Mediterranean Restaurant to Open on Broad Street

February 5, 2018|

Nader Khatib, owner of Evans-based Laziza Mediterranean Grille, will expand his Middle Eastern restaurant concept to the center of a budding downtown.

Khatib said he will sign a lease on the 3,600-square-foot ground floor of 901 Broad Street this week and has plans to open the fast-casual restaurant in the fall.

The second location of Laziza will be located on the first floor of the apartment complex that is currently being built at the corner of Ninth and Broad streets. The building’s owner, Haltermann Partners, Inc. president Bryan Haltermann, said he plans for the nine-unit complex to be finished around September.

“We’ve been wanting to open another one for a while,” Khatib said. “I noticed the growth downtown and the jobs that are coming. We’re different than all the other restaurants that are there.”

Khatib said the lack of fast-casual eateries in the central business district will make his restaurant an attractive location for people looking for a quick bite. He said a steady flow of TaxSlayer employees frequently go to the Evans location for lunch. He expects the same will be true when TaxSlayer moves its headquarters downtown to join an influx of cybersecurity professionals based in the new Georgia Cyber Center for Innovation and Training.

“It was too good to be true,” Khatib said.

The new and improved Laziza will offer a wider variety of dining options than the original location. Adding to the menu’s core items—Greek salads, shawarma, wraps and hummus, to name a few–will be a weekend hot breakfast menu, a cafe, bar and small market.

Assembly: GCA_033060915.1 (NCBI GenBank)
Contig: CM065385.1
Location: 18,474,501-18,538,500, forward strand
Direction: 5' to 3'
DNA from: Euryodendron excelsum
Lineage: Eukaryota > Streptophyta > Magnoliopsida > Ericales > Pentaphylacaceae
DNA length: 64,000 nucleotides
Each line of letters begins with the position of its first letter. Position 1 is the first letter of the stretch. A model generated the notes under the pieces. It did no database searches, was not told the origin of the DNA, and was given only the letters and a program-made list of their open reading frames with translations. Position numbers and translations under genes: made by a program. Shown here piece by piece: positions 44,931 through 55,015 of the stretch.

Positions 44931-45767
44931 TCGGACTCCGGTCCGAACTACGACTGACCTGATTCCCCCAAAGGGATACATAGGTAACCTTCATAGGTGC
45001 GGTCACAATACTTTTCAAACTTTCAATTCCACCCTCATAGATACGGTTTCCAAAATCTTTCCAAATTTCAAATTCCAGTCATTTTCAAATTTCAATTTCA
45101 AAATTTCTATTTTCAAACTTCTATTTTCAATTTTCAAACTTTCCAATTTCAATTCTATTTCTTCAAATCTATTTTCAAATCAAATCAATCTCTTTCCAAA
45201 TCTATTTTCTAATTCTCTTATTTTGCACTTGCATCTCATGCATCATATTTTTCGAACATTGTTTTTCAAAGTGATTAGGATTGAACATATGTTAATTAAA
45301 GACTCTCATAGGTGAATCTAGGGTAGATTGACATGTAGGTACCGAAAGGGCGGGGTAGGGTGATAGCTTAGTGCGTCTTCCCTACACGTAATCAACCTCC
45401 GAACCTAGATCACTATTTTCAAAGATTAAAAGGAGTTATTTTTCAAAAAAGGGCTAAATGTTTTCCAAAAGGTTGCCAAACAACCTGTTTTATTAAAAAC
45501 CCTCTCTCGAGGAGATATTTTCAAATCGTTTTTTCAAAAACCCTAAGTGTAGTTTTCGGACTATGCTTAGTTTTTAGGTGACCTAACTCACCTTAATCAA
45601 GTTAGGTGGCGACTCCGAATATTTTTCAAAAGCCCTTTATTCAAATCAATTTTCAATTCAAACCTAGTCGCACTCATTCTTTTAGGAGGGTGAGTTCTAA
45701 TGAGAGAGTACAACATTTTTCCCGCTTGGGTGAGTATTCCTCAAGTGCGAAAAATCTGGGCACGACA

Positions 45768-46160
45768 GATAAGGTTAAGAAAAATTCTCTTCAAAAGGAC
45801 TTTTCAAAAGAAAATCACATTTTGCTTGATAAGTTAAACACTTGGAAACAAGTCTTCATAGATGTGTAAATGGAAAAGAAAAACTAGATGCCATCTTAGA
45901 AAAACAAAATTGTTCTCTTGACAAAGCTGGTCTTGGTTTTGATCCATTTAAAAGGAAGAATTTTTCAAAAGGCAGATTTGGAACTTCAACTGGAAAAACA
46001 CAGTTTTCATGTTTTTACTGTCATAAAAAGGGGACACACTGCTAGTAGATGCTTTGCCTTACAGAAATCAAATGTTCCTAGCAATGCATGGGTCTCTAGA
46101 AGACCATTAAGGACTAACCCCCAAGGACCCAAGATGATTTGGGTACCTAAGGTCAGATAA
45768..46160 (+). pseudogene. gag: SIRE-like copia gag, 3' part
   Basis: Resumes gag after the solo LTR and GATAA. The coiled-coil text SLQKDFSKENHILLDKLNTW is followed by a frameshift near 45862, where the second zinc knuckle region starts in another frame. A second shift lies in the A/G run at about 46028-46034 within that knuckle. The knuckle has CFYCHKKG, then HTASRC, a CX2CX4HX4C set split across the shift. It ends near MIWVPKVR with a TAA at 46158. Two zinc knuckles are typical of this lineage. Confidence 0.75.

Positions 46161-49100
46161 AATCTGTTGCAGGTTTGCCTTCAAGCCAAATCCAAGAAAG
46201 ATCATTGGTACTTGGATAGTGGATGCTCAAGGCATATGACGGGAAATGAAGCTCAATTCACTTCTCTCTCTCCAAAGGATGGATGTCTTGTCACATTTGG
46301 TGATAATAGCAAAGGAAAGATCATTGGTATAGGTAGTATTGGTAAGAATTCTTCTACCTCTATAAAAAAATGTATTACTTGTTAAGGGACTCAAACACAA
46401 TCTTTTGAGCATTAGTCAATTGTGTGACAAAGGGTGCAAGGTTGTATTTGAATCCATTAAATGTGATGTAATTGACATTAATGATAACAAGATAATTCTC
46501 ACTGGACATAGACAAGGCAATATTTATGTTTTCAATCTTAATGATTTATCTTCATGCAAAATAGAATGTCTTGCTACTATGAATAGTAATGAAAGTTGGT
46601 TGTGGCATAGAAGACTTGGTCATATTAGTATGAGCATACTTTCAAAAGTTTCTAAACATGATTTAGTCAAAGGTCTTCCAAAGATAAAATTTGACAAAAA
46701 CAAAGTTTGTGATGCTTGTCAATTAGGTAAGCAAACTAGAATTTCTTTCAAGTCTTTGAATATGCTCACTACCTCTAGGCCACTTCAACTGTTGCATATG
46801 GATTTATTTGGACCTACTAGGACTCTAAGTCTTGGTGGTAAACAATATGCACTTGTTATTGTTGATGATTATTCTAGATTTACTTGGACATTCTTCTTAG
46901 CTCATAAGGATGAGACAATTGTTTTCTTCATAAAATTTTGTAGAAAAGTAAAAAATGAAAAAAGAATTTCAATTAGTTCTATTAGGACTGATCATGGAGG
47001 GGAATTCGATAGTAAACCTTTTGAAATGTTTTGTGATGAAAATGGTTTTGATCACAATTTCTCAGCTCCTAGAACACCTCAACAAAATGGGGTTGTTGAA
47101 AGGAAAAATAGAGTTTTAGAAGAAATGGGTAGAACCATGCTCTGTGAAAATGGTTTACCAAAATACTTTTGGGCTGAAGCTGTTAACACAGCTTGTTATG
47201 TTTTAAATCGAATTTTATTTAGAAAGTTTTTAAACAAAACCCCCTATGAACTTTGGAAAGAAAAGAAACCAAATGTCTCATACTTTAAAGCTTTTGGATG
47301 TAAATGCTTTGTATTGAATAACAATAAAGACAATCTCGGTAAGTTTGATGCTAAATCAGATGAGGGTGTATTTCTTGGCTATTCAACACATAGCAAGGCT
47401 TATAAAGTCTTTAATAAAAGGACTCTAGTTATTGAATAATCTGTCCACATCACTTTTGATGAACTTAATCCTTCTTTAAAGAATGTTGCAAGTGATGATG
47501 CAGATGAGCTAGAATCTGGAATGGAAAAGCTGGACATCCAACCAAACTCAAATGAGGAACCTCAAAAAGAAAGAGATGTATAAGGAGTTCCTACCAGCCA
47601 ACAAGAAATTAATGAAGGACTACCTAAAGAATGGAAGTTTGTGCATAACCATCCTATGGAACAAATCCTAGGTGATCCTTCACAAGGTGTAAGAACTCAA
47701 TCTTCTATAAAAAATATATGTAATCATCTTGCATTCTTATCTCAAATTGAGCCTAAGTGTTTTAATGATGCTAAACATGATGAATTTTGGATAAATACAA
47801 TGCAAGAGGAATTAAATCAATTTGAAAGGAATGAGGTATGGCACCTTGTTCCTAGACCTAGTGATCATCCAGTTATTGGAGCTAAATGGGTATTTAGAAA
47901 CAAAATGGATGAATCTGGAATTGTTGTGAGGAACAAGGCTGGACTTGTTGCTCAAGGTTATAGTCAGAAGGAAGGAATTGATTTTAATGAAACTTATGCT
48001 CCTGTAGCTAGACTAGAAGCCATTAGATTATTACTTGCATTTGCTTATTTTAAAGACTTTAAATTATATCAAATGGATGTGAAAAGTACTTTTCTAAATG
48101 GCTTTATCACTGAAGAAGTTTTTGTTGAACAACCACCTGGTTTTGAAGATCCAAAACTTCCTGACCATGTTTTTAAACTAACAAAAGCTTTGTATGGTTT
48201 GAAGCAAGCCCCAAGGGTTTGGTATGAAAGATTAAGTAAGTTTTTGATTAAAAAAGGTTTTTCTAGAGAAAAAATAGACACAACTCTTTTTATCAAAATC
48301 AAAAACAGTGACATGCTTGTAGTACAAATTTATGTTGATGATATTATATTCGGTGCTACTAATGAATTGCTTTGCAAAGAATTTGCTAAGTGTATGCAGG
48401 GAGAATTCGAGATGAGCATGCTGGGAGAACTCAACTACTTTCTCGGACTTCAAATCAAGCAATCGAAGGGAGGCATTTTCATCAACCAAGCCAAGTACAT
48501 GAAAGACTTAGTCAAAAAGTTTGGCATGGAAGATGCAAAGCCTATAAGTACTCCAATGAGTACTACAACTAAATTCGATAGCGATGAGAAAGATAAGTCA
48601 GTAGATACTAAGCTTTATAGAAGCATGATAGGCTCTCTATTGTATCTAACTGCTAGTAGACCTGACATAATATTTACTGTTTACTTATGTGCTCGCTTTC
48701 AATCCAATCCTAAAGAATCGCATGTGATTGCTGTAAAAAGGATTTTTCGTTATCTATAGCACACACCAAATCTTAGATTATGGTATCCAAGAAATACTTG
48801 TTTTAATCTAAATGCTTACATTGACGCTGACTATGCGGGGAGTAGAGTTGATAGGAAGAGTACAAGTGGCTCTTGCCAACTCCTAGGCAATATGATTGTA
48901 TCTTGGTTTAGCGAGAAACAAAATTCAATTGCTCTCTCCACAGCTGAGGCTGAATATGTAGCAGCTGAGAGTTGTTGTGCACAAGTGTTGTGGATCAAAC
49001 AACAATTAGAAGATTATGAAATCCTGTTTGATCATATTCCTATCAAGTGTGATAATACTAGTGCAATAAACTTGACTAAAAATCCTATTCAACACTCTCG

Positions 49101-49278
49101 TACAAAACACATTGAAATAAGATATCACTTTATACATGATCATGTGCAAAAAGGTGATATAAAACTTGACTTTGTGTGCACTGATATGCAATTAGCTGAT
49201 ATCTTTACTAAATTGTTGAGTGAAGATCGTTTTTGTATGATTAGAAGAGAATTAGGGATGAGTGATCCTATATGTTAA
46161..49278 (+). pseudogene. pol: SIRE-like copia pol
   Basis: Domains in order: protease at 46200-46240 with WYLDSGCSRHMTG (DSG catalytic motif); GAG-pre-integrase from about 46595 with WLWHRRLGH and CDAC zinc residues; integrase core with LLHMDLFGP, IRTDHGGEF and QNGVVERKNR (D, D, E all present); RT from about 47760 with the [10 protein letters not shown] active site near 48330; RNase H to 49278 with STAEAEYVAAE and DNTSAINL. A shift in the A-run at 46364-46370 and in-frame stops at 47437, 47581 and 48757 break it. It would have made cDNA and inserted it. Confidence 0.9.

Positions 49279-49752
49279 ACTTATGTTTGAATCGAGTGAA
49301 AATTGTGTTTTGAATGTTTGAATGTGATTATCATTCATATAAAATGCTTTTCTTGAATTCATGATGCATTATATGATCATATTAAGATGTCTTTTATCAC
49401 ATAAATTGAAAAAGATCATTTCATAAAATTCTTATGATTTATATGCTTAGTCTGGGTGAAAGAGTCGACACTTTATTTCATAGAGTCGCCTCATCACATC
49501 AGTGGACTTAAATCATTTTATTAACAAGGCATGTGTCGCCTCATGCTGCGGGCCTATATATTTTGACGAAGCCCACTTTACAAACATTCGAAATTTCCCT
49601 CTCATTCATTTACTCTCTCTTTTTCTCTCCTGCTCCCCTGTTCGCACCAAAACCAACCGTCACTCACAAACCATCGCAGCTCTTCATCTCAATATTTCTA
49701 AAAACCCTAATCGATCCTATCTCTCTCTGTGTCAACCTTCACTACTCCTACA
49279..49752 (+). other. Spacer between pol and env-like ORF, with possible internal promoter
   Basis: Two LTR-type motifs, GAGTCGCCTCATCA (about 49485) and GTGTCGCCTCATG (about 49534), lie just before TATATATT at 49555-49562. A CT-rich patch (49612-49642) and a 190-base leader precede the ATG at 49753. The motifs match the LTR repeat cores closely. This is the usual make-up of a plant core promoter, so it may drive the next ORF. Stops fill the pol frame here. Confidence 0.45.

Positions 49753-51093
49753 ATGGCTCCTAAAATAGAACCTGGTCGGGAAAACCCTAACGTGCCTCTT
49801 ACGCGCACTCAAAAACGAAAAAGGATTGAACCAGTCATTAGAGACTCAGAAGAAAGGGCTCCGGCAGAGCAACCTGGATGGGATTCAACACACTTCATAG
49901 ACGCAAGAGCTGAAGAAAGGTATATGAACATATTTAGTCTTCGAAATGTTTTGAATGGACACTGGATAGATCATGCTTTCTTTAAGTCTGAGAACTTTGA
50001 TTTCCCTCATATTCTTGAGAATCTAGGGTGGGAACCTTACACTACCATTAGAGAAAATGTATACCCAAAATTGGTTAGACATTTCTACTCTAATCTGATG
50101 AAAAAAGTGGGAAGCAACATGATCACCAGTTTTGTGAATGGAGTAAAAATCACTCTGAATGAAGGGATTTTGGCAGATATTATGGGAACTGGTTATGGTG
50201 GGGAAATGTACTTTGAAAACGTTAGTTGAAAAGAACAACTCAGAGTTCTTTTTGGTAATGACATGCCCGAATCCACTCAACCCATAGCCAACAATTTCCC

The new 3,600-square-foot space—more than double the size of Khatib’s current restaurant—will also become a home base for the restaurant’s catering business, which has a strong presence in the medical district.

“We’re going to take it a step further and really go for it,” Khatib said.

Khatib opened Laziza on Washington Road in Evans in 2011. Growing up, his Palestinian family lived in Michigan, where Middle Eastern fare was commonplace. Khatib said his grandma used to help him cook when he was a boy and that he “was always interested in food, big time.” After six years in the Air Force, Khatib saw a wide open opportunity to open a restaurant in Augusta inspired by the food he grew up eating.

Now, he’ll take that ever-growing inspiration downtown.

“I am super excited,” Khatib said.

 

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